Karen Bolda: Trials of Job Hunting

When you finally get a job offer, it may seem like your only possible response should be "Thank you, when do I start?" But before you say yes, be sure you know exactly what the job offers, and you negotiate your best possible pay and benefits. Start this conversation with sincere excitement about getting an offer, then ask to meet to discuss the details.

There is usually a salary range offered with a job, and you don't necessarily need to start at the bottom of the range. Review any and all information about the pay range for your position. Mark up your resume with the skills you have that could justify starting on the higher end. Remember, you are not negotiating whether they are still offering you the job, you have an offer. You are helping them define that offer.

Vacation and sick time can rarely be negotiated, but be sure you know what it is. Ask about benefits, including health and 401K plans. A good health plan and/or 401K is very important, so pay attention.

Some companies have relatively low pay, but their excellent benefits still make them a good choice. After you have gathered all the information you need and negotiated on any aspects that you can, reiterate your enthusiasm for the job (even if your enthusiasm has waned), then say that you need some time to review all the information and will let them know by a set day and time. If they can't give you more time, they will tell you. But if you don't ask for time to think this over, they probably aren't going to offer it.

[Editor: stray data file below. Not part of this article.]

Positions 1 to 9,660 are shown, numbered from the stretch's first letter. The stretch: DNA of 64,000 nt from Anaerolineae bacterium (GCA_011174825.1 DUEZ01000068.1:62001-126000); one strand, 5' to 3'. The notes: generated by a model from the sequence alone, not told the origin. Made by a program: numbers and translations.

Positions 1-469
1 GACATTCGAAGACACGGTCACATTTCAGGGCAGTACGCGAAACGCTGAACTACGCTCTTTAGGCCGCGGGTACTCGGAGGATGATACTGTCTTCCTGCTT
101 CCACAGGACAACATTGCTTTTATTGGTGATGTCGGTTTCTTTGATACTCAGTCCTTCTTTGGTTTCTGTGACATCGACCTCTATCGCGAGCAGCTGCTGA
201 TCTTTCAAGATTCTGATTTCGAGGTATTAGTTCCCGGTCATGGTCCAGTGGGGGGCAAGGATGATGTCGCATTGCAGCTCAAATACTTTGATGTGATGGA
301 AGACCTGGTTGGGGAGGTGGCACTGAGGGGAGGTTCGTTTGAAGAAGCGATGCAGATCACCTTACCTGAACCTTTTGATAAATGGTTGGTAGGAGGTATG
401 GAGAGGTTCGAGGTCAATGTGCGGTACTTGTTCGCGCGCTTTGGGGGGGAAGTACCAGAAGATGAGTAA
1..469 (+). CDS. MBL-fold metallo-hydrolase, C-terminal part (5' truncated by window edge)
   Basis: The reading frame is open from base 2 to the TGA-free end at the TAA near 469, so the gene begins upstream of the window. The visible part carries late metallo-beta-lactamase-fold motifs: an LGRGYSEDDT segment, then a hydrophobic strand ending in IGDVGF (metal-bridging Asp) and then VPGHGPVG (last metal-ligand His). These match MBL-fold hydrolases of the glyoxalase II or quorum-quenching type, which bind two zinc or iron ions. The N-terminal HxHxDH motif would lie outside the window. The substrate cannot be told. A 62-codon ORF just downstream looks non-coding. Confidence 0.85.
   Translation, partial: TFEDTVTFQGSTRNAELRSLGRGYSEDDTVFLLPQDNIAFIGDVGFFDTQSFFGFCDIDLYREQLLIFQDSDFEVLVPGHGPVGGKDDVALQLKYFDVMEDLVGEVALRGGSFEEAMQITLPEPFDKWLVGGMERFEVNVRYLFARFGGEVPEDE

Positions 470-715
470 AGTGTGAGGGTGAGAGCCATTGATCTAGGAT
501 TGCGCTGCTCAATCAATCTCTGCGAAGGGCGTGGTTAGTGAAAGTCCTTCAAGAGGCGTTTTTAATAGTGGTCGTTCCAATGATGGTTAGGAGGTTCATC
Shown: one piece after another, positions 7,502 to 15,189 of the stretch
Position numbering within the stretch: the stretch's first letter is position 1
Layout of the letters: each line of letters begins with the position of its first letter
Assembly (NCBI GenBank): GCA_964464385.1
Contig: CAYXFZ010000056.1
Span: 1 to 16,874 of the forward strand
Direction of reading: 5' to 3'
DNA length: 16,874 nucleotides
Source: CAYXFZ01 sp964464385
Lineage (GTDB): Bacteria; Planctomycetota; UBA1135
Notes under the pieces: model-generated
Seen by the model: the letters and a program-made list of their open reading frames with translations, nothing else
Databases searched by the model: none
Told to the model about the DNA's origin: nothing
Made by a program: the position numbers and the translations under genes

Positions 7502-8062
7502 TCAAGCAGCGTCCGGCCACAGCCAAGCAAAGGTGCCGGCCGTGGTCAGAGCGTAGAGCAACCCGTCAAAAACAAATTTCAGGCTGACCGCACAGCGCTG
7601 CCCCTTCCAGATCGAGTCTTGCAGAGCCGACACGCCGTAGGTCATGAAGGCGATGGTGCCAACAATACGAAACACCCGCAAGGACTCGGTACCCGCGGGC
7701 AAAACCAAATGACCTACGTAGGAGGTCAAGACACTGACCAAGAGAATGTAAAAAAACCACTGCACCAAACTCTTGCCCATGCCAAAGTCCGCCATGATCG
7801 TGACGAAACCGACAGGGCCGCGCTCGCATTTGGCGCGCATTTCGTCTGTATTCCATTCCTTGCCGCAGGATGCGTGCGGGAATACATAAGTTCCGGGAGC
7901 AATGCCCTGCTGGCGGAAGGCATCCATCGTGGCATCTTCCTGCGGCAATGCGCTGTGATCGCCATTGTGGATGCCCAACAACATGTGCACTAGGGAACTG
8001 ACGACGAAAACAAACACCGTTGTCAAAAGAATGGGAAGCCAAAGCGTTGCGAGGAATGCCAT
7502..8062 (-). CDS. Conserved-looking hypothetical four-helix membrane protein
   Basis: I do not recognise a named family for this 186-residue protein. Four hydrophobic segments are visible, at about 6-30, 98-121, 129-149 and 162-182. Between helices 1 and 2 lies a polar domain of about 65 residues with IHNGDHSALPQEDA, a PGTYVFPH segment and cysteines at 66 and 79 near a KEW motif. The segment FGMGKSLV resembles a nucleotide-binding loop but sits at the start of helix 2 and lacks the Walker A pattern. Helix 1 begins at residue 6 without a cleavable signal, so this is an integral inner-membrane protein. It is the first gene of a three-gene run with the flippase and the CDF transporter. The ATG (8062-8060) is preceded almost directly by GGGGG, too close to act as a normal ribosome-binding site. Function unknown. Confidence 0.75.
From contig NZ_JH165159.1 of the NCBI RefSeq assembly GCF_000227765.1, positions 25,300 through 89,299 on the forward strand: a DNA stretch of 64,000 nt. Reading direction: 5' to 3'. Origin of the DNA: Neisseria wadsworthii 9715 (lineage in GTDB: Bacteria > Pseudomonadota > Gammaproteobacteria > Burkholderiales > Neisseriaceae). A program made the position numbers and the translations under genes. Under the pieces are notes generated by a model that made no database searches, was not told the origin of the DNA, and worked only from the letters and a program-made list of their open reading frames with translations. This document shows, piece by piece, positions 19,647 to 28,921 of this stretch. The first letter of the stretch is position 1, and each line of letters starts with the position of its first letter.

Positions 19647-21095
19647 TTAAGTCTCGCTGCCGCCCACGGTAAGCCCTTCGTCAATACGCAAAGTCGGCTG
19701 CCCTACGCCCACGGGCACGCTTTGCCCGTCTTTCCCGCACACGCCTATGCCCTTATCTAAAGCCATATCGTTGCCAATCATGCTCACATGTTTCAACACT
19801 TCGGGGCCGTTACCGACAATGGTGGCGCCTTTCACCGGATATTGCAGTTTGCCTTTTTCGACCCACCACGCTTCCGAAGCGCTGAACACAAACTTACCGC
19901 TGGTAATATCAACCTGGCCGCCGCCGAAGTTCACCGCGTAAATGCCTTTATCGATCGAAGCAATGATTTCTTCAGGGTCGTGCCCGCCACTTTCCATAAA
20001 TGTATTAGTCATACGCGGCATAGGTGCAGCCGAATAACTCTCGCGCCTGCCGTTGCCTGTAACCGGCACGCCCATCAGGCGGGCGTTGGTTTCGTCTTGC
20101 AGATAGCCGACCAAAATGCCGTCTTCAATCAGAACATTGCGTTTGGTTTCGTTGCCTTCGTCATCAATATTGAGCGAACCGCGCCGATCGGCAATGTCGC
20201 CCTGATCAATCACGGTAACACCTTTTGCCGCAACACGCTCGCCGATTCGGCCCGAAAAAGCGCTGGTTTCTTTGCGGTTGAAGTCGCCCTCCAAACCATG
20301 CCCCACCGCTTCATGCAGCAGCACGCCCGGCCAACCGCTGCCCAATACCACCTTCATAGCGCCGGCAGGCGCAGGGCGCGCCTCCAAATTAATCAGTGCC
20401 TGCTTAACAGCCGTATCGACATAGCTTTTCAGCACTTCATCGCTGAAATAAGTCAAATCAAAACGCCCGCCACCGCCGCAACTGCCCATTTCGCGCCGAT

Once you have decided to accept the position, you still have one more negotiation: your start date.

In many cases, they would like you to start as soon as possible, but that doesn't mean that is a requirement. Make sure you have time to exit gracefully from your current job, move, arrange childcare, or even have some time to recover from the exhaustion of hunting for a job. You do not need to explain why you are asking for a later start date. In fact, it is better to keep that to yourself. Just ask for the date you want, and if they say no, then see if there is any room to negotiate. If not, then gracefully agree that you will be there ready to go on the required date.

Just a reminder, none of this conversation should be taking place during the interview for the job. Don't start asking about pay, start dates, and vacation until they have offered you the job, otherwise the actual offer may never happen.

Karen Bolda, M.A., is a meeting facilitator and professional development trainer. She's lived in Ashland for 13 years where she operates her own consulting business. Contact her at 890-1883 or karen@karenbolda.com. Bolda's workbook "Ace the Interview" is now available for purchase at www.karenbolda.com.